Kalamazoo Institute of Art Hung Liu Women Warriors Exhibition features a selection of Liu’s finest works based on women she encountered during the Cultural Revolution and from Chinese photographic history.
Hung Liu is now considered one of the most important contemporary artists in the United States, but her path was not an easy one. Liu was born to a captain in the Nationalist Army of Chiang Kai-shek in Changchun, China, in 1948. Her father was captured by Communist forces, and subsequently imprisoned in a labor camp. When Hung Liu was eleven, she and her mother fled to Beijing, where she managed to survive Mao Zedong’s Great Leap Forward and the mass famine it induced.
After they fled, Liu’s mother destroyed all their family photographs featuring the father, in order to protect themselves from the Mao regime. Photographs, subsequently, took on a special meaning for Hung Liu. She searched for her own family in the photographs she found, and in doing so, she found her extended family in humankind. Because Liu looked so closely for meaning, she saw the struggle in each photographed face, and she chose to dedicate the entire practice of her art to memorializing the inherent beauty of each human spirit.
As part of her re-education during the Cultural Revolution, Hung Liu was sent to work in Chinese country fields. She toiled 364 days per year, for four years. When she embarked on her tenure in the fields, a close woman friend gave Liu a camera. Liu photographed the people she encountered, and the resulting works are the remarkable duotone photographs of her “Village Portraits” series, featured in this exhibition. “Painting Landscape” portrays Liu herself, during one of her daily secret painting sojourns. It is clear that from an early age, Liu looked to women for strength (“Old Auntie”); she also saw courage in the younger girls she met in the countryside (“Ninth Daughter,” “Four Golden Phoenixes.”). Liu acknowledges the resilience of the girls and women PLA soldiers in her “Women Warriors II,” “Portrait 10,” “Thousand Years of Blessing,” and “Female PLA Soldiers”.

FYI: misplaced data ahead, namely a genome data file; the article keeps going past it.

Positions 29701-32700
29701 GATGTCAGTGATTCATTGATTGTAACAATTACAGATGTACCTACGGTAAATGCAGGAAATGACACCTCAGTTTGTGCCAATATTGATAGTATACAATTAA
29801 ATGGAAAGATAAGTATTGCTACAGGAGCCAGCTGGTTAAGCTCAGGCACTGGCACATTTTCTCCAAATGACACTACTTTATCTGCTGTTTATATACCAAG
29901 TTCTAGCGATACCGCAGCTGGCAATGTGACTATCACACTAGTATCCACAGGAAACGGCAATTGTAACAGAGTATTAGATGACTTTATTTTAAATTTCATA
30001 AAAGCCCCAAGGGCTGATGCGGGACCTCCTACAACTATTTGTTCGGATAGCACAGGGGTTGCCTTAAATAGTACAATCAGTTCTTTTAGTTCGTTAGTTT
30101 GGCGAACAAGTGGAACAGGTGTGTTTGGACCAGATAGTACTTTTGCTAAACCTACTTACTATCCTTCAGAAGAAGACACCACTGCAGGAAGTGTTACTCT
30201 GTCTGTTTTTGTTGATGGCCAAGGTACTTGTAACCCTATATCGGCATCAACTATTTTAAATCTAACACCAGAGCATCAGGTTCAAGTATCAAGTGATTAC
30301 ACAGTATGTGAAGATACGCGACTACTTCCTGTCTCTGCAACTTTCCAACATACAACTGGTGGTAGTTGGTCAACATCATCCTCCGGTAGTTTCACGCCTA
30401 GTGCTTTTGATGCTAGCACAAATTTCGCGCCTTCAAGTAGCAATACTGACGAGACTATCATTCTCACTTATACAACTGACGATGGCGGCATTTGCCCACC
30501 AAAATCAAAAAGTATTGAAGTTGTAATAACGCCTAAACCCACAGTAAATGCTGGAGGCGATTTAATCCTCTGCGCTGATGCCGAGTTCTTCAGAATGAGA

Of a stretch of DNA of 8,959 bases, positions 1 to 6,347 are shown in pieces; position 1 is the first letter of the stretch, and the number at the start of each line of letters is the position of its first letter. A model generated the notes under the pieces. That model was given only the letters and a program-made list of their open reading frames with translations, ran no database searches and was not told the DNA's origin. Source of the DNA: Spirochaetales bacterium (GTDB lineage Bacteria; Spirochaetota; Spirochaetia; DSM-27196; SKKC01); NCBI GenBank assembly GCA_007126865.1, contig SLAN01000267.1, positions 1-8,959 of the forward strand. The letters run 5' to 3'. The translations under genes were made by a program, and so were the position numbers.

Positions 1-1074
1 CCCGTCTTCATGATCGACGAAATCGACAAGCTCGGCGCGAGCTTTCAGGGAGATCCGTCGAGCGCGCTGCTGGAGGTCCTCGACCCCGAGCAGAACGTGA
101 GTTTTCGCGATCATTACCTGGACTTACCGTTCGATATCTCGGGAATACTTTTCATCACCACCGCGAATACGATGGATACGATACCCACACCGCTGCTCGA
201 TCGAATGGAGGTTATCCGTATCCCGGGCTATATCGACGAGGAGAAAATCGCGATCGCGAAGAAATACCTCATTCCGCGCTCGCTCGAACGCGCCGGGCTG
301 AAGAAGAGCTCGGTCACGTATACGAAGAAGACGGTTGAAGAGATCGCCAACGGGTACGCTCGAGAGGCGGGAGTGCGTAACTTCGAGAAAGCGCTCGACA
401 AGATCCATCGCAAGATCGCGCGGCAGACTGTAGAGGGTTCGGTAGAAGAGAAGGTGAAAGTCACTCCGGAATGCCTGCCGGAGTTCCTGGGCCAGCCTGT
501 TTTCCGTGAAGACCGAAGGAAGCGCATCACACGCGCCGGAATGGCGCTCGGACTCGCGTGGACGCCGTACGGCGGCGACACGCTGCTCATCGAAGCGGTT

After her years spent working in the countryside, Hung Liu was allowed to return and attend art school at the Central Academy of Fine Art in Beijing. She applied for the art program at U.C. San Diego, where she was accepted, though the Chinese government would not grant Liu a passport for several years. Undeterred, Hung Liu waited out the years until the Chinese government finally granted her passport in 1984. She travelled to the United States with twenty dollars and two suitcases, leaving her young son and mother (temporarily) behind in China, to pursue her art career. Within a few years after her arrival in the U.S., Liu’s paintings were recognized by the American art world, with numerous museum collections and publications seeking to feature them.
When Liu returned to China a few years later, she found a box of photographs of Chinese concubines. She was struck by how young these girls were, and how difficult their lives must have been. She saw them as heroes, just for surviving, in the same manner she regarded the village women she had labored within the fields. Liu espouses the Chinese custom of “calling a spirit home” a few days after a person’s death. She gives these female heroes a “home” in her paintings, more beautiful than the difficult lives they led on earth. In “Red Flowers,” she places the woman on a gold background, using the visual language of icon painting to emphasize the sanctity of her spirit. In “Calendar Girl Turquoise,” “Summer with Cynical Fish,” “Shui – Water,” “On the Grass I,” “She: Amethyst,” “Equus II,” “Fantasy Study,” “Remote Portrait VII,” “Sublimation,” “Lady Lotus,” and “Bygone Time II,” Liu portrays the concubines almost as royalty, surrounding them with symbols of good fortune and the greatness of Chinese culture. Liu adds her personal iconography of circles and drips, representing infinite memory in spite of history’s blur over time.
Liu regards the women she paints, who persevered to survive difficult odds, as warriors. As an artist who went from fleeing her home in China and working in the fields under Mao, to having her paintings included in American museums such as the Metropolitan Museum of Art and SFMOMA, Hung Liu is certainly a Woman Warrior, herself, as well. Thus, the title of this exhibition at Kalamazoo Institute of Art is quite fitting.
Tonya Turner Carroll
Turner Carroll Gallery
Santa Fe, New Mexico